Missed red zone chances, poor second half costs SMU in loss to UCF in AAC opener

Photo by Dave Campbell's Texas Football

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Rhett Lashlee’s ghosts of coaching past aren’t treating the first-year SMU head coach with kindness.

The Mustangs are now 0-2 against Lashlee’s old bosses following a 41-19 loss to UCF on Wednesday night in a Week 5 AAC clash that was postponed due to Hurricane Ian. The flashbacks started in Week 4 when Sonny Dykes returned to Dallas to reclaim the Iron Skillet. Gus Malzahn, who coached Lashlee in high school and mentored him throughout the formative years on his early coaching career, led his Knights past SMU on Wednesday night. UCF outscored the Mustangs 31-0 to start the second half to overcome a three-point halftime deficit. SMU added a late rushing touchdown to avoid a shut out in the second half. 

SMU (2-3) is on a three-game losing streak and 0-1 in conference play. UCF (4-1) joins the Big 12 along with Houston and Cincinnati in 2023. 


Red zone failures: SMU was solid in the red zone entering the game against UCF. The Mustangs scored 14 touchdowns in 20 trips into the area through four weeks, while only allowing seven touchdowns on 15 visits by opponents. The UCF defense was the best in the nation at preventing red zone touchdowns in that span. 

The Knights won the red zone battle, and ultimately the game, on Wednesday night. SMU only scored six points in its first three trips to the red zone. UCF scored 14 points in its first two trips to the red zone. Those field goals by SMU kept the Knights within striking distance entering the second half. SMU only scored one touchdown despite seven drives reaching UCF territory.

SMU moved the ball throughout the contest without the satisfaction of points. The Mustangs accumulated 24 first downs and 414 yards of total offense. Tanner Mordecai threw for 295 yards. The rushing attack accounted for 112 more. Rashee Rice continued his torrid receiving pace with 12 catches for 122 yards. But two turnovers and a lack of execution in the red zone cost Lashlee’s squad.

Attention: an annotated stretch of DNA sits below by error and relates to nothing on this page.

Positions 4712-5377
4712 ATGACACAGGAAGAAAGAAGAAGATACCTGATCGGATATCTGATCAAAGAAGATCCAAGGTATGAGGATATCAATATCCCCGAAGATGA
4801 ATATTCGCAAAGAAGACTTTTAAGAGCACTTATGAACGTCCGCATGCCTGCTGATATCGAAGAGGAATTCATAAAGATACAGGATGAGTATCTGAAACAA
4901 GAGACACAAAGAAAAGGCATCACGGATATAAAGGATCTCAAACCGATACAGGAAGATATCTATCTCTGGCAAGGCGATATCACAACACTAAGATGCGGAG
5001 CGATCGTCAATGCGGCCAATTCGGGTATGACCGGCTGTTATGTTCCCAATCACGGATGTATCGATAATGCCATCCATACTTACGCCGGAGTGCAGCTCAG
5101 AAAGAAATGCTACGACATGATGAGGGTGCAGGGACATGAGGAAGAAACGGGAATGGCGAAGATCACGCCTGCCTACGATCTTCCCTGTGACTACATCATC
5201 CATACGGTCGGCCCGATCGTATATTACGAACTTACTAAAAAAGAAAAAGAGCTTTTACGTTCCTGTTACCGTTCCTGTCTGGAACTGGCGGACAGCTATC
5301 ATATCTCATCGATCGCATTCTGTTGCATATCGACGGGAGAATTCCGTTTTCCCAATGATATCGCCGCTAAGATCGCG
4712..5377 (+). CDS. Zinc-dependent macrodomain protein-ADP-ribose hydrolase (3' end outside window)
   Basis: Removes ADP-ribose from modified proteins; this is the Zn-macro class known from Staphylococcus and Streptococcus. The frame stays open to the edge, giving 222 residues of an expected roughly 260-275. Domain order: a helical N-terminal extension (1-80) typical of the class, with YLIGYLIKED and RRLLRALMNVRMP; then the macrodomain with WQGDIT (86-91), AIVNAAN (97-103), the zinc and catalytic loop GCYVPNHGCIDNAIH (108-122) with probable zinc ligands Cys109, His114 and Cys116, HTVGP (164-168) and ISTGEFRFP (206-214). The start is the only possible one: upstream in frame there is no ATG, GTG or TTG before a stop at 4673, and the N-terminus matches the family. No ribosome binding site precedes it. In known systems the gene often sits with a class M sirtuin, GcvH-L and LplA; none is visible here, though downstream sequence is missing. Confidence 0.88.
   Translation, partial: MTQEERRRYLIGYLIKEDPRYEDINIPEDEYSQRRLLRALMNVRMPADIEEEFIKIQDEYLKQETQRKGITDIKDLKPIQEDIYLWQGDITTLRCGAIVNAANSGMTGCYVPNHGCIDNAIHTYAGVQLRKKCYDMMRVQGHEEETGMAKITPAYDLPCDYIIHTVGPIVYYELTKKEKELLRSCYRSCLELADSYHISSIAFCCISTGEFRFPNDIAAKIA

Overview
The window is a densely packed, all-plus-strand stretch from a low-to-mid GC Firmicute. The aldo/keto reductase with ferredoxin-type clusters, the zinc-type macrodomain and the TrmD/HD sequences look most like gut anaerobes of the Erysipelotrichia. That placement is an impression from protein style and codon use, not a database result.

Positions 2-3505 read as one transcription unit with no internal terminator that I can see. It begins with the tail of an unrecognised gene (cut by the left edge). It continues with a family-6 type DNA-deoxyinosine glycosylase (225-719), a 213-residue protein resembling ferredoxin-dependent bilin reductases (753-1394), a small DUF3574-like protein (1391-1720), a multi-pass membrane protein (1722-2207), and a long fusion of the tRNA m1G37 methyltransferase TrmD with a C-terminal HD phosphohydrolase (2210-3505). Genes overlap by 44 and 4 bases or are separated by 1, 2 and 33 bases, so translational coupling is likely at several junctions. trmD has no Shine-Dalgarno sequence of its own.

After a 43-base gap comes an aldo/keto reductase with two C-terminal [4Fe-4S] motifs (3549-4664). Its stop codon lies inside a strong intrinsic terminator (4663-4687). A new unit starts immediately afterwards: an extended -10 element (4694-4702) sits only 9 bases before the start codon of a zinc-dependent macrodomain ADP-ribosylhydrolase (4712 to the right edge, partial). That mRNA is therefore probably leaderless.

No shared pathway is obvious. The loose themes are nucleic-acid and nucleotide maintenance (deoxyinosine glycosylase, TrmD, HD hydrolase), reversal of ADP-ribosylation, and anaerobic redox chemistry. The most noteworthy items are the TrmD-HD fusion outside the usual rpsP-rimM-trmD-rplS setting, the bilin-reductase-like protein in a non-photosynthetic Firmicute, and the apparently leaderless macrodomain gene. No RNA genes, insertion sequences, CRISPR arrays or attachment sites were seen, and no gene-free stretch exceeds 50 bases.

Off the tracks: Stats can be misleading. A quick look at the box score after the first half suggested that the Mustangs managed some consistent success on the ground in the loss to UCF. But most of that was due to a 39-yard touchdown run by Velton Gardner in SMU’s lone touchdown drive. SMU entered the game with a 55-45 run-pass ratio. The Mustangs called 23 more passes on Wednesday night, and that lack of balance was true before UCF built a double-digit lead. SMU only averaged 3.6 yards a carry on 31 attempts. Take away the 39-yard run in the first quarter and the Mustangs ran for 74 yards on 30 carries, which is 2.46 per carry. 

Sack or bust: The secondary concerns for SMU became apparent in the loss to TCU in Week 4. The Horned Frogs completed 22 of 29 passes for 278 yards and three touchdowns in the victory. The SMU defense did record five sacks, but if the pass rush wasn’t producing negative plays, the secondary was giving up big ones. The trend continued against a UCF offense that would rather run the ball. The Knights decided in the second half to abandon the normal game plan for a pass-happy attack to pick on the weakness of the Mustangs defense, and that allowed UCF to run away with the game. 

UCF completed 22 of 31 passes for 324 yards and two touchdowns. The Knights were only averaging 206.75 yards per game through the air in their first four contests. Quarterback John Rhys Plumlee’s ability to scramble and buy time with his feet kept the Mustangs from racking up more than one sack. 

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